The Exterminating Angel/Simon of the Desert

Movies Reviews Luis Bunuel
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The Exterminating Angel/Simon of the Desert

Release Date: Feb. 9

Director: Luis Buñuel

Writer: Buñuel; Buñuel and Luis Alejandro

Cinematographer: Gabriel Figueroa

Starring: Sylvia Pinal, Enrique Rambal; Pinal, Claudio Brook.

Studio/Run Time: The Criterion Collection, 93 mins., 45 mins.

Decades before Lost or even The Twilight Zone, director Luis Buñuel was creating hallucinatory experiences out of mundane reality, deranging the commonplace to sly, subversive effect. The peripatetic Spaniard invented surrealist cinema with his friend Salvador Dali in 1929, claiming a place in art history via the eyeball-slicing scandal of Un Chien Andalou. But the filmmaker drifted after that, failing to gain a foothold in either New York or Hollywood before finally establishing a middle-aged career shooting often melodramatic—and overlooked—commercial fare in Mexico.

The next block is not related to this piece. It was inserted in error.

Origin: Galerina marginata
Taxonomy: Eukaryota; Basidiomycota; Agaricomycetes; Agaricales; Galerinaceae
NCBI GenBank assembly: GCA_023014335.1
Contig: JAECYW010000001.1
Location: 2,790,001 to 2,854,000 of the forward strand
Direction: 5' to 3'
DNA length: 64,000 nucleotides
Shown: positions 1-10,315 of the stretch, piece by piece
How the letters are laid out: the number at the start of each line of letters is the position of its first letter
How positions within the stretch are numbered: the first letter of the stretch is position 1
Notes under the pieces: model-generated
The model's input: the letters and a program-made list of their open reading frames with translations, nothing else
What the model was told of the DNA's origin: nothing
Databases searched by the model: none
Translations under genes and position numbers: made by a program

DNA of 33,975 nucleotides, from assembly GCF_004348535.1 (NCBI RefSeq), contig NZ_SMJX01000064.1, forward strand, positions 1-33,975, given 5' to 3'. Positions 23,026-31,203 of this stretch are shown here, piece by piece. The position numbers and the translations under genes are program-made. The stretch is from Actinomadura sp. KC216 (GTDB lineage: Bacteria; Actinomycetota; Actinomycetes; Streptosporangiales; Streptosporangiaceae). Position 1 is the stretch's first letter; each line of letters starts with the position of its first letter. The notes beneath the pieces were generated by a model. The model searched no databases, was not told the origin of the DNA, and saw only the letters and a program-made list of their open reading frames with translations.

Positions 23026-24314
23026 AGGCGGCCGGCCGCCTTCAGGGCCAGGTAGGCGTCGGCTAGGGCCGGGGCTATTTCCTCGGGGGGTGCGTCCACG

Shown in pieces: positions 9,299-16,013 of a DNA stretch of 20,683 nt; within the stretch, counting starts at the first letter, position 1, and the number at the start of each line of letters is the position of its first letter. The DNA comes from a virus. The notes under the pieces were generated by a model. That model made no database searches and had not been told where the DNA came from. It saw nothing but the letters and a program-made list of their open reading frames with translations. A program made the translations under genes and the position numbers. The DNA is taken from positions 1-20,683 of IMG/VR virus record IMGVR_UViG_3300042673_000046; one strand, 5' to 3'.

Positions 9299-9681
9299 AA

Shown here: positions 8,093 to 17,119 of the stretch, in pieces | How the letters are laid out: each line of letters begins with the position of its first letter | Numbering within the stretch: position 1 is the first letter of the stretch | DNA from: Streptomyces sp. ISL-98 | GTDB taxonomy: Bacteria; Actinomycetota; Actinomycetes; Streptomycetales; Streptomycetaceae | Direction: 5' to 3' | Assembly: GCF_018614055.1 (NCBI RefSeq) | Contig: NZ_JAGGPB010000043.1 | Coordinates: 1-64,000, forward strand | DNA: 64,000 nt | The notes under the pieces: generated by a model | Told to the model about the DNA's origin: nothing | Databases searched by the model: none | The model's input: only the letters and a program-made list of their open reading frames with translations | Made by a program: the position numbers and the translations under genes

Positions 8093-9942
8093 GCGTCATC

The Exterminating Angel, from 1962, comes near the end of that phase, circles back to Buñuel’s creative origins, and prefigures one of his European arthouse classics, The Discreet Charm of the Bourgeoisie. The Criterion two-disc release offers an overdue chance to revel in Buñuel’s darkly comic style: Here is the existential crisis of a fancy dinner party undone when all the servants flee, dinner remains unserved, and the guests become trapped in an inexplicable limbo. The social order is shaken and chaos ensues! Cameos from a mysterious bear and a creeping severed hand (a Buñuelian trope that crawled all the way into David Lynch’s movies) ratchet up the weirdness. The release makes a one-two punch with Simon of the Desert, a short originally intended to be part of a multi-director trilogy. One of Buñuel’s funniest satires, it sends up the piety of the fabled saint, who stood atop a pillar in the desert for “six years, six months and six days.” Mexican star Sylvia Pinal (who played the title role in the anti-clerical classic Viridiana) returns as a seductive Satan, tempting Simon with her carnal charms, while the ascetic crustbucket grows ever more insufferable. Finally, the devil whisks him away to witness the anguish of the wicked in flames: an unforgettable coda. Hell, it seems, is a swinging discotheque! It’s a perfect Buñuelian irony.